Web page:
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Spectacles make him spectacular
Dan Jenkins
October 10, 1977
Focusing on his receivers, Bob Griese has Miami eyeing another Super Bowl
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October 10, 1977

Spectacles Make Him Spectacular

Focusing on his receivers, Bob Griese has Miami eyeing another Super Bowl

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One question has occurred to everyone, of course. What would Griese do in a heavy rainstorm? The quarterback answered it on Shula's television show. He appeared wearing huge, round specs with battery-powered wipers—a good gag for a man who is not particularly noted for his humor.

The Oilers found nothing humorous in Griese's performance. Two of Miami's scoring drives in the first quarter were close to perfection. Griese took the Dolphins 80 yards in nine plays, and then 82 yards in eight plays by mixing Benny Malone's running, both nifty and powerful, and his own expert passing. Griese even threw in one of the things he surely must lead the NFL in, and always has—cadence. Nobody can lure the opposition offside like Griese.

In the Dolphins' first scoring drive, the 80-yarder following the opening kickoff, Griese ran Malone in one direction, then threw to the opposite side. He twice passed on first down, something that would have happened in the old days only if he had suffered a concussion. The biggest play was a 21-yard, second-and-eight pass to Harris that got the Dolphins close enough—one yard—for Norm Bulaich to barge in on the next play.

Griese also began the 82-yard drive with Malone. He ran Malone twice for a total of 22 yards, and then on a second and one, Griese tricked the Oilers with a 27-yard pass to Harris. Two plays later he went to the ubiquitous Harris for 23 more yards. Perhaps just to show Houston that Harris wasn't his only receiver, Griese then hit Tillman, the tight end, over the middle for 11 yards, and very quickly Malone scored to give the Dolphins their 21-0 lead.

"People used to complain because we were dull, even when we were winning," Griese said. "This is a totally different kind of team. We're a good team, better than anyone thought. We've got explosiveness but we'll make mistakes. You can tell how different we are by the enthusiasm we have. We didn't used to yell and jump around in the dressing room like this."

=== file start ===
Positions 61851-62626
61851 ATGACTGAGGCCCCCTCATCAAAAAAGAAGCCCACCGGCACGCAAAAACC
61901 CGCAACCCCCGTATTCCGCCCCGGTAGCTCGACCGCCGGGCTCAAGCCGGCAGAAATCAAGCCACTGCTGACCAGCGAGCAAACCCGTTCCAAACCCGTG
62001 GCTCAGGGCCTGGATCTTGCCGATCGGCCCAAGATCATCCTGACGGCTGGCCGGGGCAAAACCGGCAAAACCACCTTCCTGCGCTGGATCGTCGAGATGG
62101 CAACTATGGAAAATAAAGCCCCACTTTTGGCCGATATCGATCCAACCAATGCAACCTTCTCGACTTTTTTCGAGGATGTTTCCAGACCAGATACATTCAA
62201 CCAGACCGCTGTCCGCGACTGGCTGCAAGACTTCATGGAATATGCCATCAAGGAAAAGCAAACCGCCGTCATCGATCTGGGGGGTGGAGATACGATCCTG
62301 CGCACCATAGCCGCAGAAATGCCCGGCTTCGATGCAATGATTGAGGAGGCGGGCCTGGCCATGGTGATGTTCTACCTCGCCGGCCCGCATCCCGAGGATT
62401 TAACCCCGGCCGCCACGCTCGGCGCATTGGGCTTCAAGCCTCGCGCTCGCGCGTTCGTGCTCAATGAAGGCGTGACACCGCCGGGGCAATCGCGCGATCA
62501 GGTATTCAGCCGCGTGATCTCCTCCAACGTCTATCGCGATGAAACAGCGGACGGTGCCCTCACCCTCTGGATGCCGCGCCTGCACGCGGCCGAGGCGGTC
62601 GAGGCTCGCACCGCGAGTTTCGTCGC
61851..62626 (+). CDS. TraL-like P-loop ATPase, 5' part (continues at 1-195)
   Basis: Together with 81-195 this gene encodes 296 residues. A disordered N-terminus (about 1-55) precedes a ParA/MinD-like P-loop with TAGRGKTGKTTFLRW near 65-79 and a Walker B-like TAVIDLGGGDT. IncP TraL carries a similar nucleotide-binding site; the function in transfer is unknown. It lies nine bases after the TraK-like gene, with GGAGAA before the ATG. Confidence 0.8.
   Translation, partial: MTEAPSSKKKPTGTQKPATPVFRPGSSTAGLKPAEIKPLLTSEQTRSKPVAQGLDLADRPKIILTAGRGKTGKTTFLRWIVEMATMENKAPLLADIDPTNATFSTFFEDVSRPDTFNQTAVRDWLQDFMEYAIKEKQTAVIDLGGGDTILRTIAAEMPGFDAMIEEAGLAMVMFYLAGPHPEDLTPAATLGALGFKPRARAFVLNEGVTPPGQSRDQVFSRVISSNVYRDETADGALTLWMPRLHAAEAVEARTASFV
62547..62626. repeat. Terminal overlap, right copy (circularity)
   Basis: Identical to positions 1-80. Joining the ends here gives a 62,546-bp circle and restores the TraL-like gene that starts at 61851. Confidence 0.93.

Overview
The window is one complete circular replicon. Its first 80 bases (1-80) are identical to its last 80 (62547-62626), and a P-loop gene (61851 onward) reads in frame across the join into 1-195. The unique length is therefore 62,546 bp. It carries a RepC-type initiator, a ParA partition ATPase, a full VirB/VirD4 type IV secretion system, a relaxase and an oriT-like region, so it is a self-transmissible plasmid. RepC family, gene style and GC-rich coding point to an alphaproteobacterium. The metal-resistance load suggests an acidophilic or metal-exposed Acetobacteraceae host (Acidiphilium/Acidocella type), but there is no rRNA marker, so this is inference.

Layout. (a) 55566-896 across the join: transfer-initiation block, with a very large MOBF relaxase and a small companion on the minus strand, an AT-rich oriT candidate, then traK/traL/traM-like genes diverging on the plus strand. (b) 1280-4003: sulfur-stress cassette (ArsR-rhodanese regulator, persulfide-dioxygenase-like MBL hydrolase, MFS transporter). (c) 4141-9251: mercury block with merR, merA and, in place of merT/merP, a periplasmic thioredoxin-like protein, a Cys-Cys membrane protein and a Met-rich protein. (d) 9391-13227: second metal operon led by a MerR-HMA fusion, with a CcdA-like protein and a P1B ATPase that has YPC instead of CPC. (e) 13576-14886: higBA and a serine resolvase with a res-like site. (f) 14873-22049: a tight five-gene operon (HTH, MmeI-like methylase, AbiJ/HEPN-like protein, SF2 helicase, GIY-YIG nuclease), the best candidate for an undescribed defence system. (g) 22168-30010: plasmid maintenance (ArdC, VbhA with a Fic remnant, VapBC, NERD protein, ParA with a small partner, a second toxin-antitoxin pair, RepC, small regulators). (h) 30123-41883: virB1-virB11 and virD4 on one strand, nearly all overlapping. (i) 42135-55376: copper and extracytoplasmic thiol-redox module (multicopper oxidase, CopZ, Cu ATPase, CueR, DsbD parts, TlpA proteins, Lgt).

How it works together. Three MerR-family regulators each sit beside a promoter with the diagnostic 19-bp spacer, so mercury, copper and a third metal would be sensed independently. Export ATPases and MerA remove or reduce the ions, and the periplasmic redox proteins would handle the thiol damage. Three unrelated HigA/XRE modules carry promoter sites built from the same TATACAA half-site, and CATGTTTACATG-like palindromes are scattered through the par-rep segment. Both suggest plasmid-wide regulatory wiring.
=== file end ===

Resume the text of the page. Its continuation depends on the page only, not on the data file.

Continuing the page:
As for all of that "Explo '77" business, it is actually a sales campaign to get the citizens of Miami interested in the Dolphins again. It was dreamed up by management to combat what a good many people, owner Joe Robbie excepted, felt was a rather dreary October schedule. Houston led it off but coming up soon in the Orange Bowl will be such pillars of the NFL community as the New York Jets, the Seattle Seahawks and the San Diego Chargers. While the Jets and Chargers stunned the world last Sunday, not to mention New England and Cincinnati, respectively, it remains to be seen how stunning they will continue to be. Miami is going ahead with its aggressive promotion to lure back the dropouts from the 74,000 people who used to buy season tickets. The number has dwindled to 35,000. and last year's 6-8 record, the first losing season Shula ever experienced, was hardly a selling point.

Shula has so rebuilt the Dolphins that only 10 of 22 starters remain from the team that won the AFC East in 1974. The new "No Name" defense for the Dolphins includes such luminaries as Kim Bokamper, Bob Baumhower, A.J. Duhe and Norris Thomas—or is it Thomas Norris?—but Shula had no complaints about their work against the Oilers.

"I like the people we have now," he said. "When you think about us in terms of those Super Bowl teams, you see some of the same faces, some of the important ones, like Griese and four-fifths of the offensive line. We don't have a Mercury Morris, but Malone is more powerful. We don't have Paul Warfield, but Nat Moore and Harris and Solomon can do more things. Maybe I put too much hope in some of our injured players the past two years. This year I said a player had to show me on the practice field that he could do it before he made the team. We haven't lost our zest around here. We work as hard as we ever did. Losing hasn't been easy to take, but it was a little easier because we had won. I think I'm as hungry as ever to win. I think we can win with these people."

Shula's most important statement concerned Griese, however: "He's absolutely better than he ever was."

Griese certainly was on Sunday. That's why the Dolphins awarded him the game lens.

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